In rural China in the 19th century, poor women from Jiangyong County in southern Hunan province prepared a secret document called Nüshū.
Its characters, dominated by women and incomprehensible to men, are seen in thin, understated clothes, like the feet of a spider crawling on paper.
Women used the writing system to communicate with each other their intimate thoughts in Chinese society, divided by power and gender, the diversity that still exists today.
This former origin has inspired the founders of the new NVSHU, a unique feminist musical that was launched in 2018 among today’s Shanghai sunset.
Lhaga Koondhor (also known as Asia Eyez), Amber Akilla and Daliah Spiegel launched the project last year by offering deejaying lessons for women, non-binary and LGBTQ in the local electronic music scene.
But more than that, they relied on giving these marginalized people, as well as emerging producers, DJs and artists, a place of assembly in the city.
Although this type of DJ workshop has been constantly expanding in the West, in Shanghai, NVSHU is the first of its kind.
As exiled DJs, Koondhor and Akilla joined together in their similarly moving stories in a western club industry dominated by white people.
Despite coming from different backgrounds, Spiegel, originally from Vienna, moved to Shanghai in 2014; Koondhor and Akilla emigrated from Switzerland and Australia, respectively, in 2017, all three sought to awaken “a space that allows women and LGTBQ to DJ without feeling threatened,” says Akilla.
In their eyes, NVSHU is a much simpler network of educators and participants with similar values organized on social networks rather than a “closed membership club,” says Koondhor.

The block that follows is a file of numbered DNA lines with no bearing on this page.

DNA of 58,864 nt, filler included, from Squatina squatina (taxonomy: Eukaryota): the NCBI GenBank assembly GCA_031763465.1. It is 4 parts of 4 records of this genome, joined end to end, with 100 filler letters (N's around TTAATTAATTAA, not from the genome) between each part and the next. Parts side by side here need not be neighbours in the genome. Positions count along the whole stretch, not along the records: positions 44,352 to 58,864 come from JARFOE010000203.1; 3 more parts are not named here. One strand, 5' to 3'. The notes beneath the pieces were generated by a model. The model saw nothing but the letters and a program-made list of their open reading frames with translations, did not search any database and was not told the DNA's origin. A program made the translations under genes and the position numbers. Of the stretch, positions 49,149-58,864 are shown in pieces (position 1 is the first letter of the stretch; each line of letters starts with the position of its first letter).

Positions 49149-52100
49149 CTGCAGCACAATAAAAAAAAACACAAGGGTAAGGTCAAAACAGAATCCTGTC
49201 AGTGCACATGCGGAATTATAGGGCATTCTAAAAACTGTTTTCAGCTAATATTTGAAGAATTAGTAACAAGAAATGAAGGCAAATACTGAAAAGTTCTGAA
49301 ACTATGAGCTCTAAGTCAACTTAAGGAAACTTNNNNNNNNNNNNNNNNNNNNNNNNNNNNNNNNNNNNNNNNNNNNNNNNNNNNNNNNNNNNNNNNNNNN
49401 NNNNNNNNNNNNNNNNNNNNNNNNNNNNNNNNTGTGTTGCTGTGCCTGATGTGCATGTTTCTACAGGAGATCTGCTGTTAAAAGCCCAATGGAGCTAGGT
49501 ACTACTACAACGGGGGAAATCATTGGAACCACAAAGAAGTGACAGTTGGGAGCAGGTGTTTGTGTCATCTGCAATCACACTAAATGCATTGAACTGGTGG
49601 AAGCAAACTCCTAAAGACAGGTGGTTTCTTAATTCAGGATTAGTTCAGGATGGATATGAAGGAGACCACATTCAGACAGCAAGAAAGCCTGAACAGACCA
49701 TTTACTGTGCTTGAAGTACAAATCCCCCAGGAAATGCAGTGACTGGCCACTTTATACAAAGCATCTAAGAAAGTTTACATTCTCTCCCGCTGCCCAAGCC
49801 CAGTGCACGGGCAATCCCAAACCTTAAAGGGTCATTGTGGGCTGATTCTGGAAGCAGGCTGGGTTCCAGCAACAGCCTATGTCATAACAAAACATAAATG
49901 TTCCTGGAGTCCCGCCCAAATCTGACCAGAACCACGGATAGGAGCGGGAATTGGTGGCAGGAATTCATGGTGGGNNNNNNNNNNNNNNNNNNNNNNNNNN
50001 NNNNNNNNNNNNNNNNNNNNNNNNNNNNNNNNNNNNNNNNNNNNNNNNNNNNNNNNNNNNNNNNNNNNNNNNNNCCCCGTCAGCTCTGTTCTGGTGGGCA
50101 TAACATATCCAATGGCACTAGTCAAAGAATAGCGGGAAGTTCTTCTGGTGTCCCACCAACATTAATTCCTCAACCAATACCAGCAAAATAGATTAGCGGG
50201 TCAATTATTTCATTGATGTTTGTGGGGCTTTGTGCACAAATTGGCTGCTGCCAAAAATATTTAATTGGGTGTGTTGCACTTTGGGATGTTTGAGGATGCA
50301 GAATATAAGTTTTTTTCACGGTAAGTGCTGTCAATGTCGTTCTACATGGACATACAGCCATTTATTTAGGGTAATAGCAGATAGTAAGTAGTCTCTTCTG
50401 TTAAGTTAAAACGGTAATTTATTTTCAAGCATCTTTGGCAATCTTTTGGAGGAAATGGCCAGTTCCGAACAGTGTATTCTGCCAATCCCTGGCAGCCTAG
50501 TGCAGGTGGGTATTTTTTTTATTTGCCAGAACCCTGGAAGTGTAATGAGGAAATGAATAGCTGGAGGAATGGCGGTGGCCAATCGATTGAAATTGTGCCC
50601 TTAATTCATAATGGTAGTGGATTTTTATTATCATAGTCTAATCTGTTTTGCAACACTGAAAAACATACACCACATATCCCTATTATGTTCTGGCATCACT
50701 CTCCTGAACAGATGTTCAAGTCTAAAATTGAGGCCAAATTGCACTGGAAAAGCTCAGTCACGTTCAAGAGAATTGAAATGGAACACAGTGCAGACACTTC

NVSHU offers lessons in English and Mandarin, and though its founders are native speakers of English, they are careful to impose their native language on local students and extend their attention to every corner of what they do.
As an activist, Akilla is well aware of the limits of trying to transfer Western feminist ideas to Shanghai, The goal of NVSHU is to facilitate marginalized people through music education, but it is also the focus of open political debate with their students.
I can’t tell a woman growing up here how she should know her sexuality or gender identity,” says Akilla.
That’s kind of colonization. You can only help people on their journey.
Speech on FGM is different in China than in Australia and Europe; they all share the goal of gender equality, but in recent years, China’s Women’s Rights Movement has been faced with repression by a strong government.
In its early days, the Chinese Communist Party put the nation’s nationality as part of its ideology, with equal work adding to the country’s economic stability, such that in the 50s and 60s, the nation had a strong participation of women in the working class of the world. .
However, market reforms in recent decades have resulted in a large number of women losing their jobs compared to men, and since 2007, the Chinese government has sold propaganda to encourage young and educated women to get married, to have children, and to share cultural values.